Human metapneumovirus (HMPV) is an important agent of acute respiratory tract infection in children, while its pathogenicity and molecular evolution are lacking. Herein, we firstly report the synonymous codon usage patterns of HMPV genome. The relative synonymous codon usage (RSCU) values, effective number of codon (ENC) values, nucleotide contents, and correlation analysis were performed among 17 available whole genome of HMPV, including different genotypes. All preferred codons in HMPV are ended with A/U nucleotide and exhibited a great association with its high proportion of these two nucleotides in their genomes. Mutation pressure rather than natural selection is the main influence factor that determines the bias of synonymous codon usage in HMPV. The complementary pattern of codon usage bias between HMPV and human cell was observed, and this phenomenon suggests that host cells might be also act as an important factor to affect the codon usage bias. Moreover, the codon usage biases in each HMPV genotypes are separated into different clades, which suggest that phylogenetic distance might involve in codon usage bias formation as well. These analyses of synonymous codon usage bias in HMPV provide more information for better understanding its evolution and pathogenicity. PMID:23193361

  6. Analysis of codon usage patterns in Taenia pisiformis through annotated transcriptome data.

    PubMed

    Chen, Lin; Liu, Tianfei; Yang, Deying; Nong, Xiang; Xie, Yue; Fu, Yan; Wu, Xuhang; Huang, Xing; Gu, Xiaobin; Wang, Shuxian; Peng, Xuerong; Yang, Guangyou

    2013-01-25

    Taenia pisiformis (Cestoidea; Cyclophyllidea; Taeniidae) tapeworms infect the small intestine of canids and felines, such as dogs and foxes. Synonymous codon usage in T. pisiformis was examined through 8118 reconstructed annotations of transcriptome sequences. The mean value of GC content for the reconstructed genes was 49.48%. Twenty-four codons were determined as "optimal codons". Approximately all translational optimal codons (except CGU) ended on G or C. The gene positions on the primary axis were strongly positively correlated with GC content at the third codon positions and GC content of individual genes. At the same time, the gene expression level assessed by the CAI, the hydrophobicity and aromaticity of encoded proteins were correlated with the GC content at the third codon positions and the effective number of codons (ENC), respectively. We infer that the gene expression level, the hydrophobicity and the aromaticity of the encoded proteins also influenced codon usage in T. pisiformis. Knowledge of the codon usage pattern in T. pisiformis can improve our understanding of the mechanisms of biased usage of synonymous codons and can help in selecting appropriate host expression systems for potential vaccine genes of T. pisiformis. PMID:23268345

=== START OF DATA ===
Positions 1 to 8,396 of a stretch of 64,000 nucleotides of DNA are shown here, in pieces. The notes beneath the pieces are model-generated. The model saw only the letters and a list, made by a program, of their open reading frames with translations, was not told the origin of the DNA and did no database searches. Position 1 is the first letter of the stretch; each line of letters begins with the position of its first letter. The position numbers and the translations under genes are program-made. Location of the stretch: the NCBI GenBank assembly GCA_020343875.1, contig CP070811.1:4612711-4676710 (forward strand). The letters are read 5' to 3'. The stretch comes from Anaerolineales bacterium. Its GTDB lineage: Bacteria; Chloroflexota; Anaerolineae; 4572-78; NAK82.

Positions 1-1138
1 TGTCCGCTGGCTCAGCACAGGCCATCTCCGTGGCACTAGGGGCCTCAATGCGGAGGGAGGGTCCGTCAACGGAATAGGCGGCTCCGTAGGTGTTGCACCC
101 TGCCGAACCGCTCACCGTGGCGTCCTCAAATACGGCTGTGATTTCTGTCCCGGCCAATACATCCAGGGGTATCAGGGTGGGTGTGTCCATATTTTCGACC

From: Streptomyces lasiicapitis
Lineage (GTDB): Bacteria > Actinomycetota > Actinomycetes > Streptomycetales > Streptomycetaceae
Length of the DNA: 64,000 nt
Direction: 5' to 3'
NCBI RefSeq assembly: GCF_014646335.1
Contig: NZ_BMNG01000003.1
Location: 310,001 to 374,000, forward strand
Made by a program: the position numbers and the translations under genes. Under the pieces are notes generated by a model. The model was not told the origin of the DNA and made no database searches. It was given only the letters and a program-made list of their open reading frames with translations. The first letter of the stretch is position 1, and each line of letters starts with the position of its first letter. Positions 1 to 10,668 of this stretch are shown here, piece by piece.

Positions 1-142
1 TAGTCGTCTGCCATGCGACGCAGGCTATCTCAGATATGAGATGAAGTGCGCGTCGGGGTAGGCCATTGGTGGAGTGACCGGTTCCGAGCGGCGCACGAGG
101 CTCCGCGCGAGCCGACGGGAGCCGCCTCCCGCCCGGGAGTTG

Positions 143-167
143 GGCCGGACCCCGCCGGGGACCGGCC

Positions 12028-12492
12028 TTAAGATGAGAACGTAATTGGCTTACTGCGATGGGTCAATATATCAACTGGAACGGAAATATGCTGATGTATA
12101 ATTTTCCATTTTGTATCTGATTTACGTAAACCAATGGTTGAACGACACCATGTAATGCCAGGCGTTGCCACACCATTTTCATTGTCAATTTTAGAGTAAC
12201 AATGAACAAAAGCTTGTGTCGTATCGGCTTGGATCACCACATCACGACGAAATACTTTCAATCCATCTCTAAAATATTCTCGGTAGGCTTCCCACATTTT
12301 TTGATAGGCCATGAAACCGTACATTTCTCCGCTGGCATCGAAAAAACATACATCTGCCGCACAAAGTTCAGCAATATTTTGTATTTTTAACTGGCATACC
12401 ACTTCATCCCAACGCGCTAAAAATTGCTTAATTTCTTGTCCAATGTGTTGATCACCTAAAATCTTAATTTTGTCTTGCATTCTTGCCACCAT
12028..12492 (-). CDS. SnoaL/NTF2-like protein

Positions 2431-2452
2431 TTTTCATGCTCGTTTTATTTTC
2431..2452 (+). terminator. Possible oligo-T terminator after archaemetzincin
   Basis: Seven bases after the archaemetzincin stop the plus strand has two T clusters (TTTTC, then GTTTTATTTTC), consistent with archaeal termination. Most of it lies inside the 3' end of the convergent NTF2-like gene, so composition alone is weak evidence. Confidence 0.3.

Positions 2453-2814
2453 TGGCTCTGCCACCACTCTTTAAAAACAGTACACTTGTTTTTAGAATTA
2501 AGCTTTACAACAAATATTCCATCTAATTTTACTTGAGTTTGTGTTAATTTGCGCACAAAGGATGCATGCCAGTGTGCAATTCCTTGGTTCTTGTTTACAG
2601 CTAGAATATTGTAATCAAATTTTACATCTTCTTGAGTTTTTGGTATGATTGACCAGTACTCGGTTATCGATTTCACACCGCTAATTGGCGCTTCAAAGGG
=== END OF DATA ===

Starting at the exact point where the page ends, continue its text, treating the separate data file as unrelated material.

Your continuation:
7. Characterization of Codon usage bias in the newly identified DEV UL18 gene

    NASA Astrophysics Data System (ADS)

    Chen, Xiwen; Cheng, Anchun; Wang, Mingshu; Xiang, Jun

    2011-10-01

    In this study, Codon usage bias (CUB) of DEV UL18 gene was analyzed, the results showed that codon usage bias in the DEV UL18 gene was strong bias towards the synonymous codons with A and T at the third codon position. Phylogenetic tree based on the amino acid sequences of the DEV UL18 gene and the 27 other herpesviruses revealed that UL18 gene of the DEV CHv strain and some fowl herpesviruses such as MeHV-1, GaHV-2 and GaHV-3 were clustered within a monophyletic clade and grouped within alphaherpesvirinae. The ENC-GC3S plot indicated that codon usage bias has strong species-specificity between DEV and 27 reference herpesviruses, and suggests that factors other than gene composition, such as translational selection leading to the codon usage variation among genes in different organisms, contribute to the codon usage among the different herpesviruses. Comparison of codon preferences of DEV UL18 gene with those of E. coli , yeast and humans showed that there were 20 codons showing distinct usage differences between DEV UL18 and yeast, 22 between DEV UL18 and humans, 23 between DEV UL18 and E.coli, which indicated the codon usage bias pattern in the DEV UL18 gene was similar to that of yeast. It is infered that the yeast expression system may be more suitable for the DEV UL18 expression.

  8. Comprehensive Analysis of Stop Codon Usage in Bacteria and Its Correlation with Release Factor Abundance*

    PubMed Central

    Korkmaz, Gürkan; Holm, Mikael; Wiens, Tobias; Sanyal, Suparna

    2014-01-01